RESOURCES: Quick, Call a Tree Surgeon

Science  30 Jul 2004:
Vol. 305, Issue 5684, pp. 585
DOI: 10.1126/science.305.5684.585d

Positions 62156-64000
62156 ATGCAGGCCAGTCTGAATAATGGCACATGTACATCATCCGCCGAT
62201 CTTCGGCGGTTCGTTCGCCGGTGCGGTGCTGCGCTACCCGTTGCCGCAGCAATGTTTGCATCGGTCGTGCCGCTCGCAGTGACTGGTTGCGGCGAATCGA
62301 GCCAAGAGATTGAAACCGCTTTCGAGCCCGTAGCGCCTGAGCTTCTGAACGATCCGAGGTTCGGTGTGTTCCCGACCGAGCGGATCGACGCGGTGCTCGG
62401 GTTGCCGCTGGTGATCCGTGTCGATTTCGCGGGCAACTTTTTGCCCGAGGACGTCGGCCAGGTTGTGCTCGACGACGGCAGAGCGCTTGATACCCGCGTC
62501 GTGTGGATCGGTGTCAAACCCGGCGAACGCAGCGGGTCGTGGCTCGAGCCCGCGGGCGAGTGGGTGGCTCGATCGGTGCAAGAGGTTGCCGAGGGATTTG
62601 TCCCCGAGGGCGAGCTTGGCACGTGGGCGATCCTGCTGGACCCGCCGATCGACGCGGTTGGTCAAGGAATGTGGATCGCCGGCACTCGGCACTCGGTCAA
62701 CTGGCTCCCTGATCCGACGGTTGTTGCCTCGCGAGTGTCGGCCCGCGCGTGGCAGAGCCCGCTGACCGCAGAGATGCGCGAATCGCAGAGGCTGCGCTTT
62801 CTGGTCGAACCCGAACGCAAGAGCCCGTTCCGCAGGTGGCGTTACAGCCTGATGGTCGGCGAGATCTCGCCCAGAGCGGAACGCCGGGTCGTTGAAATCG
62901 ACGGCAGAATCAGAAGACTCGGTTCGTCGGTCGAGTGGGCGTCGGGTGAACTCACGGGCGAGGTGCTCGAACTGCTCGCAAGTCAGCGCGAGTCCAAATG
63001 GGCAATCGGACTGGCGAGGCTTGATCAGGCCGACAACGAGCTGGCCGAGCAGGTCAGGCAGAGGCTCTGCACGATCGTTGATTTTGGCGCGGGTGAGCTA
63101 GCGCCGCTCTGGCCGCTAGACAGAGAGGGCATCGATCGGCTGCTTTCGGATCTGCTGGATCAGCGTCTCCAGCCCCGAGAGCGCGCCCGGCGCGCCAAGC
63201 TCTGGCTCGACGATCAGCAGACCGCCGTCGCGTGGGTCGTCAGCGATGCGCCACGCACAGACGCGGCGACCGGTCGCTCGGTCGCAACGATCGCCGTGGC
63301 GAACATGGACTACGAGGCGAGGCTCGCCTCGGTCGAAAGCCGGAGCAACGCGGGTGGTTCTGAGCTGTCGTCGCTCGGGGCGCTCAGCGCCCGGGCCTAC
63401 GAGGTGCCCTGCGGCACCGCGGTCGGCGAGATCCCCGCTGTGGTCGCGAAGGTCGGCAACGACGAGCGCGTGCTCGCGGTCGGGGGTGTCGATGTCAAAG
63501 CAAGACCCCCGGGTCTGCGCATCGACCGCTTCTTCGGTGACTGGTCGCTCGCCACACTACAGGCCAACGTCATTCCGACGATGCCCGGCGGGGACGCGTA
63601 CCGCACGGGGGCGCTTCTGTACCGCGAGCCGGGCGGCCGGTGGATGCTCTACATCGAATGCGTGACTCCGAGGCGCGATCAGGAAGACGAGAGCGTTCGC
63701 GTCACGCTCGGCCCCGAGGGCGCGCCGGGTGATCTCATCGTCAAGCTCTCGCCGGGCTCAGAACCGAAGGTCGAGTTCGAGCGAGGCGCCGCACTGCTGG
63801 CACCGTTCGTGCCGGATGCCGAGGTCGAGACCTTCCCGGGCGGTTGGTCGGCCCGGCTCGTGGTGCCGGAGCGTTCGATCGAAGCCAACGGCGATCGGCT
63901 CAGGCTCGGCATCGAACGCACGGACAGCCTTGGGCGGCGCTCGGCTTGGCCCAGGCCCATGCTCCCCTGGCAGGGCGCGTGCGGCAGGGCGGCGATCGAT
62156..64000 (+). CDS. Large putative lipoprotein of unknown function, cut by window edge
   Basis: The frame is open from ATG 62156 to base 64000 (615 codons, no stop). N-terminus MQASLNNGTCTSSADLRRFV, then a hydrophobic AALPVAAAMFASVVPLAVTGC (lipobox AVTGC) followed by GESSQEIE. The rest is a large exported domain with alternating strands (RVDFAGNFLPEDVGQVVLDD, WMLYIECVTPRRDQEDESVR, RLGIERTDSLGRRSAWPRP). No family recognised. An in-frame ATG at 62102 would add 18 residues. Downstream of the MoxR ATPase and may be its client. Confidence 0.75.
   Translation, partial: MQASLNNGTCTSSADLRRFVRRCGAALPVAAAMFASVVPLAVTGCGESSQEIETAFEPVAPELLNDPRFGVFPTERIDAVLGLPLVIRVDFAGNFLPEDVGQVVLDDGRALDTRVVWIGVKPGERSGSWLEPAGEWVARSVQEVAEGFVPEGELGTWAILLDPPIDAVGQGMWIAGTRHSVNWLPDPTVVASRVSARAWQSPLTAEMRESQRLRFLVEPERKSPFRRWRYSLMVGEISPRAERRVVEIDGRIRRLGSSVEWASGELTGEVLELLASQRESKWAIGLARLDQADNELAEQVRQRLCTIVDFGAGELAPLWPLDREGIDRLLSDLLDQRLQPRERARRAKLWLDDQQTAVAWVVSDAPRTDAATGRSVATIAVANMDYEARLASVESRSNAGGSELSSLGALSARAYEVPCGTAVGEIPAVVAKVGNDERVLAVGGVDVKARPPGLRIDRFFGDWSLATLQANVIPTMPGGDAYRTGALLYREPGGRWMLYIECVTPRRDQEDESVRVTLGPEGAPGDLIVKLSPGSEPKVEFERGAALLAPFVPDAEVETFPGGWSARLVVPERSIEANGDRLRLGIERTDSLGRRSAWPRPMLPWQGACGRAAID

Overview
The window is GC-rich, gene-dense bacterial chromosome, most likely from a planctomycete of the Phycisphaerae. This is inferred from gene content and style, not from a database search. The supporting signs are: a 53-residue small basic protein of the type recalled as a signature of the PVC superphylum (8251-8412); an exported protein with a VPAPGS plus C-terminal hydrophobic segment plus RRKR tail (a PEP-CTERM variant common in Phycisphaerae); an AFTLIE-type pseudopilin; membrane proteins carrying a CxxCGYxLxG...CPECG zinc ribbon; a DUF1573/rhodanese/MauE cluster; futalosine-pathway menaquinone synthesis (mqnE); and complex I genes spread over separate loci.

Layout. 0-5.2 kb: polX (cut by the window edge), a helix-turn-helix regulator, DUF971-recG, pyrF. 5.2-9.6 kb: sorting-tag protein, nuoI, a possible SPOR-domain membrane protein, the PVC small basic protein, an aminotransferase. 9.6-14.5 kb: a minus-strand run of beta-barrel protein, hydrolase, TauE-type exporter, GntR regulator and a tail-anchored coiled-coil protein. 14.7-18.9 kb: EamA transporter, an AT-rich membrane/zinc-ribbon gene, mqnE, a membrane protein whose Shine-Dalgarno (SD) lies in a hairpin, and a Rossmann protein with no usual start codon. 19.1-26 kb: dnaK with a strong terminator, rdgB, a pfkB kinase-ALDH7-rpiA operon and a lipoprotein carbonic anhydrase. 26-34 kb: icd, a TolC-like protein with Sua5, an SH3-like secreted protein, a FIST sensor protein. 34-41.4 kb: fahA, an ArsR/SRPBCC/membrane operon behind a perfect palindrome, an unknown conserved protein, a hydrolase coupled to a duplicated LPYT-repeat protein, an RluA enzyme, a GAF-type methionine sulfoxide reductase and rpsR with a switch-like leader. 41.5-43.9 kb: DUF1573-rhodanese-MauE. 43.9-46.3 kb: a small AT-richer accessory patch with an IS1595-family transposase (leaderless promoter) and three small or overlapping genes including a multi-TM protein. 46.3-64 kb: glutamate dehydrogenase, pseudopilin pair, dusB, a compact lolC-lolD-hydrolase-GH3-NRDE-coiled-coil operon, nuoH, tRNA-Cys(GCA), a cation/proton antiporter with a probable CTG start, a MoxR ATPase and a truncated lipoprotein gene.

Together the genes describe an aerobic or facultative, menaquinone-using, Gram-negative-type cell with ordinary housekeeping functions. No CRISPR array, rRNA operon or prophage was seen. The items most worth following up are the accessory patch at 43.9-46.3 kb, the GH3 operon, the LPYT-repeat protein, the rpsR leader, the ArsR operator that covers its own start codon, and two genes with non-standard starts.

The blackened leaves of a rhododendron are telltale signs of an infestation by Phytophthora ramorum, a funguslike pathogen that causes sudden oak death. The disease, which attacks many plants besides oaks, began laying waste to California forests in the mid-1990s and has now spread to at least 21 states. To uncover more about maladies that assail trees, flip open this Web text from plant pathologist James Worrall of the U.S. Forest Service. Forest and Shade Tree Pathology starts with general backgrounders on rusts, cankers, wilts, and other types of plant ailments. Other sections cover the causes, symptoms, and control methods for specific diseases such as sudden oak death, which appears to have traveled from state to state in nursery plants (Science, 26 March, p. 1959). Readers can add their opinions on tree sicknesses to the site's “Log Blog.”

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